Volumetric efficiency is the ratio of the capacity of the compressor to the displacement of the compressor. Since a compressor will not deliver an amount of gas equal to its displacement, the volumetric efficiency will always be less than one.
The volumetric efficiency is varied by the clearance in the cylinder, the compression ratio, any slippage or blow-by of the gas being compressed, and finally by the characteristics of the gas being compressed.
For double-acting cylinders, the percent clearance is based on the total clearance volume for both the head end and the crank end of the cylinder. These two clearance volumes are not the same due to the presence of the piston rod in the crank end of the cylinder. Sometimes additional clearance volume is intentionally added to reduce the cylinder capacity. This is most commonly achieved by adjustments to the variable volume clearance pockets, VVCPs, or the installation of valve spacers or cylinder clearance plugs.
The term “volumetric efficiency” refers to the actual pumping capacity of a cylinder compared to the piston displacement. The effect of the gas contained in the clearance volume on the pumping capacity of a cylinder can be represented by:
- 96 = account for suction and discharge valve losses
- CR = compression ratio
- CL% = clearance percentage
- Zs = suction compressibility
- Zd = discharge compressibility
- k = specific heat ratio at suction conditions
Effect of Added Clearance
The percentage of clearance will affect the capacity of the compressor and the horsepower required. It is sometimes necessary to add more clearance to meet the design conditions. From the volumetric efficiency equation above, increasing clearance will reduce volumetric efficiencies and reduce cylinder capacity. Therefore, clearance is most commonly added to:
- Reduce capacity at fixed suction pressure conditions.
- To prevent driver power overload by reducing compressor capacity to reduce compression ratio through elevated suction pressures.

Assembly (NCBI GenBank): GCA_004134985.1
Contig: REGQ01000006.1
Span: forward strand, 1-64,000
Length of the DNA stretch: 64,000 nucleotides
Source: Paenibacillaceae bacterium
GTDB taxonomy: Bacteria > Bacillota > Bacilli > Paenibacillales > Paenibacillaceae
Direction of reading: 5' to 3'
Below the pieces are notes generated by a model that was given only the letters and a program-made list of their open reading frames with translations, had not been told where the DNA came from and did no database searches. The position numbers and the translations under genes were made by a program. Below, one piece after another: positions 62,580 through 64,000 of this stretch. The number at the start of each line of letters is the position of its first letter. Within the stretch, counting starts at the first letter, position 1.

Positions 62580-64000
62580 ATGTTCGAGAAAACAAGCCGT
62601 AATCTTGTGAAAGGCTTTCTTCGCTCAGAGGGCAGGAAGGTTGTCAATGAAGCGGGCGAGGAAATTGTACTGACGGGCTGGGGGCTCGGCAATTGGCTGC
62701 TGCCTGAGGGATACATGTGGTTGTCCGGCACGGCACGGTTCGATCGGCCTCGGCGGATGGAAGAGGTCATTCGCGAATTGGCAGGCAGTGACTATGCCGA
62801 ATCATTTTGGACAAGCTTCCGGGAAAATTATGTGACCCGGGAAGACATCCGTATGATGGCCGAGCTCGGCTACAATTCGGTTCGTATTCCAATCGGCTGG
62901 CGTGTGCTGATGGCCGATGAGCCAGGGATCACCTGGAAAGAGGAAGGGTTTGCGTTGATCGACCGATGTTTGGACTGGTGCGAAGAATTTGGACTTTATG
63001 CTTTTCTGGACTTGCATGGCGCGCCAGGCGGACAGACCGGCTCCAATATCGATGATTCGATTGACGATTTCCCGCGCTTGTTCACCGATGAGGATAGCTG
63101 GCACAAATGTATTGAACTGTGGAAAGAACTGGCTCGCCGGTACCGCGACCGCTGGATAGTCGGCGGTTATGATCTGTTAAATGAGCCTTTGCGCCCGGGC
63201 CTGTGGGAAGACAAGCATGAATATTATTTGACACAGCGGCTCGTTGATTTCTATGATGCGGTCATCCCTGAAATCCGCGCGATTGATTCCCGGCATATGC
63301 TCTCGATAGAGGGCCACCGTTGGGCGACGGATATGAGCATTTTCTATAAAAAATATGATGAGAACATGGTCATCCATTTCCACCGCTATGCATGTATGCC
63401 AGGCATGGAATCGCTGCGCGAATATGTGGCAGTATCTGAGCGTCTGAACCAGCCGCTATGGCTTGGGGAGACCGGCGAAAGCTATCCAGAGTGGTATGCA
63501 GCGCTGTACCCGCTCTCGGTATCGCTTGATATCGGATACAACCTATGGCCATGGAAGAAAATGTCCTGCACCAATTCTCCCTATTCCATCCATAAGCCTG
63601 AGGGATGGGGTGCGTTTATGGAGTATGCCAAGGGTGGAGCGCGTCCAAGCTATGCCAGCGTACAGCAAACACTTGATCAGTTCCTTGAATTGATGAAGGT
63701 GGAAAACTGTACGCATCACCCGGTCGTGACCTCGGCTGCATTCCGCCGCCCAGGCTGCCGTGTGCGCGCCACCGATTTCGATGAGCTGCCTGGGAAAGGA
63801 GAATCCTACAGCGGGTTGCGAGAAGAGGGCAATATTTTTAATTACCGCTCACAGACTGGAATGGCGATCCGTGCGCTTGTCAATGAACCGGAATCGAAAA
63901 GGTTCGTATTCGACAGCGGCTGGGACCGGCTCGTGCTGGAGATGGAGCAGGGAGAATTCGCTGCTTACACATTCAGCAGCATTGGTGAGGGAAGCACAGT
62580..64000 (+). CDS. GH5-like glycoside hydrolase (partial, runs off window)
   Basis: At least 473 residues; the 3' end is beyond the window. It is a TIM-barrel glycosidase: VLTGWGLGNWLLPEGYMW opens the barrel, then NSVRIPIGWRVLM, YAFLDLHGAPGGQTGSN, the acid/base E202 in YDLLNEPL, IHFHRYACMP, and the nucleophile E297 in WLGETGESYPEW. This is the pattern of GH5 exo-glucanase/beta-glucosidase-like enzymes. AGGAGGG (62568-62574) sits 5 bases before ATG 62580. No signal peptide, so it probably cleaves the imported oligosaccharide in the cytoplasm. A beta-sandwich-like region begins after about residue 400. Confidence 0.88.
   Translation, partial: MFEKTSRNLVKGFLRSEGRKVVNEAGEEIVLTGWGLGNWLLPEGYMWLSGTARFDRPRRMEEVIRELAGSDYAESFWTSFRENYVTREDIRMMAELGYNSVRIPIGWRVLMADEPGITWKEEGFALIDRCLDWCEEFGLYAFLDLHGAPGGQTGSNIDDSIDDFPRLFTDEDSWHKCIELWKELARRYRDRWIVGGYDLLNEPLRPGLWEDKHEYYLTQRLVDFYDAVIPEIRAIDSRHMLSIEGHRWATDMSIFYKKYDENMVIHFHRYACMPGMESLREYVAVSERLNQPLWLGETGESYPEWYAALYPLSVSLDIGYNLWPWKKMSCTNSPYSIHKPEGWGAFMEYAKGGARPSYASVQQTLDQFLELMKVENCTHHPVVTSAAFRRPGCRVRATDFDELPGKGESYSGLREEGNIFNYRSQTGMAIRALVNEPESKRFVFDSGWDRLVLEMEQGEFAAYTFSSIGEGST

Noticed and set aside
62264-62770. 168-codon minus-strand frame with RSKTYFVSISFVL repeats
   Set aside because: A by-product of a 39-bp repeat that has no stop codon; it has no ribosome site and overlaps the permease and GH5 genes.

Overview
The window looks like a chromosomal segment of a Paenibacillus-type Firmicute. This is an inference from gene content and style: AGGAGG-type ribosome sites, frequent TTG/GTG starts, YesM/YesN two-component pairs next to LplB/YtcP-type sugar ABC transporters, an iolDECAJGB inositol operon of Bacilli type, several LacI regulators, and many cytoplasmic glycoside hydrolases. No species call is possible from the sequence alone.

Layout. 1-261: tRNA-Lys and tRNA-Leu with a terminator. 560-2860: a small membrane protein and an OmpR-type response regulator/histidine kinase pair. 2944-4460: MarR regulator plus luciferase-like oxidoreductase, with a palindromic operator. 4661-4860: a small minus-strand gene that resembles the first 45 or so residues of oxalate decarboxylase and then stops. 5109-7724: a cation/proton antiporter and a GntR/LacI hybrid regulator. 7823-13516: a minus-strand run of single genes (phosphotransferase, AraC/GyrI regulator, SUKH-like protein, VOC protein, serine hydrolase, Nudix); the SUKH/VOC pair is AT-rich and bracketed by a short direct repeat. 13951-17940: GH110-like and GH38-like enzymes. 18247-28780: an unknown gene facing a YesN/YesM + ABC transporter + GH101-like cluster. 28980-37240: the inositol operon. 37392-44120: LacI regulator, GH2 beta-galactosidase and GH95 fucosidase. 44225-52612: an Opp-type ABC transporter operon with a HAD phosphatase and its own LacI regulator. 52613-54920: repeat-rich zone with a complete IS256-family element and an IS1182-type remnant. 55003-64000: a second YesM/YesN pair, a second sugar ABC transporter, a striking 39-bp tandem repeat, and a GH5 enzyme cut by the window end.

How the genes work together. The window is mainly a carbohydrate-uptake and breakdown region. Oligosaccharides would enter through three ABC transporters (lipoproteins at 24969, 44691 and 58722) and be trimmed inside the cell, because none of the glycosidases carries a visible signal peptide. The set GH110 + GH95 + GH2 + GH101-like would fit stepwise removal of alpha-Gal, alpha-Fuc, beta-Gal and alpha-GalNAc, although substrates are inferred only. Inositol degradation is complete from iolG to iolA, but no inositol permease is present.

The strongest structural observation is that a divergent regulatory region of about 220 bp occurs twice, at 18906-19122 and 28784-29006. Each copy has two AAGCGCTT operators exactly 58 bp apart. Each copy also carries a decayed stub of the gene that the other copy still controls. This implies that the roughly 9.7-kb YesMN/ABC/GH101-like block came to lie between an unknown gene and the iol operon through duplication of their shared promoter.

The image below shows how increasing clearance reduces volumetric efficiency and compressor capacity.
(Bloch & Hoefner, 1933)
Effect of Compression Ratio
The image below shows how an increase in compression ratio will reduce the volumetric efficiency. As the compression ratio increases, a greater change in volume is required to allow the gas trapped in the clearance volume to expand back to suction pressure, thus less of the stroke is available to bring new gas into the cylinder.
(Bloch & Hoefner, 1933)
Maximising Compressor Throughput
The capacity of a reciprocating compressor is maximised when the clearance and the compression ratio is at a minimum and the compressor is operated at full rated speed. To achieve this, there should be no added clearance and the compression ratio of the first stage should be reduced as much as possible. The latter should be achieved by optimising downstream equipment and processes and optimising higher levels of compression in multi-stage compressors. Of course, all of this must be achieved within the physical limits of the compressor and the power limits of the driver.
The following relationships were stated in the introduction to this Compression Basics E-Tip series:
Capacity (Q) is function of
Displacement (D) and Volumetric Efficiency (VE%)
Volumetric Efficiency (VE%) is a function of
Clearance (CL%) and Compression Ratio (CR)
Power (KW/HP) is a function of
Capacity (Q) and Compression Ratio (CR)
The first two have been covered in detail in this E-Tip. In the next E-Tip in this series, we will explore how capacity, compression ratio and operating pressures effect the power required for compression.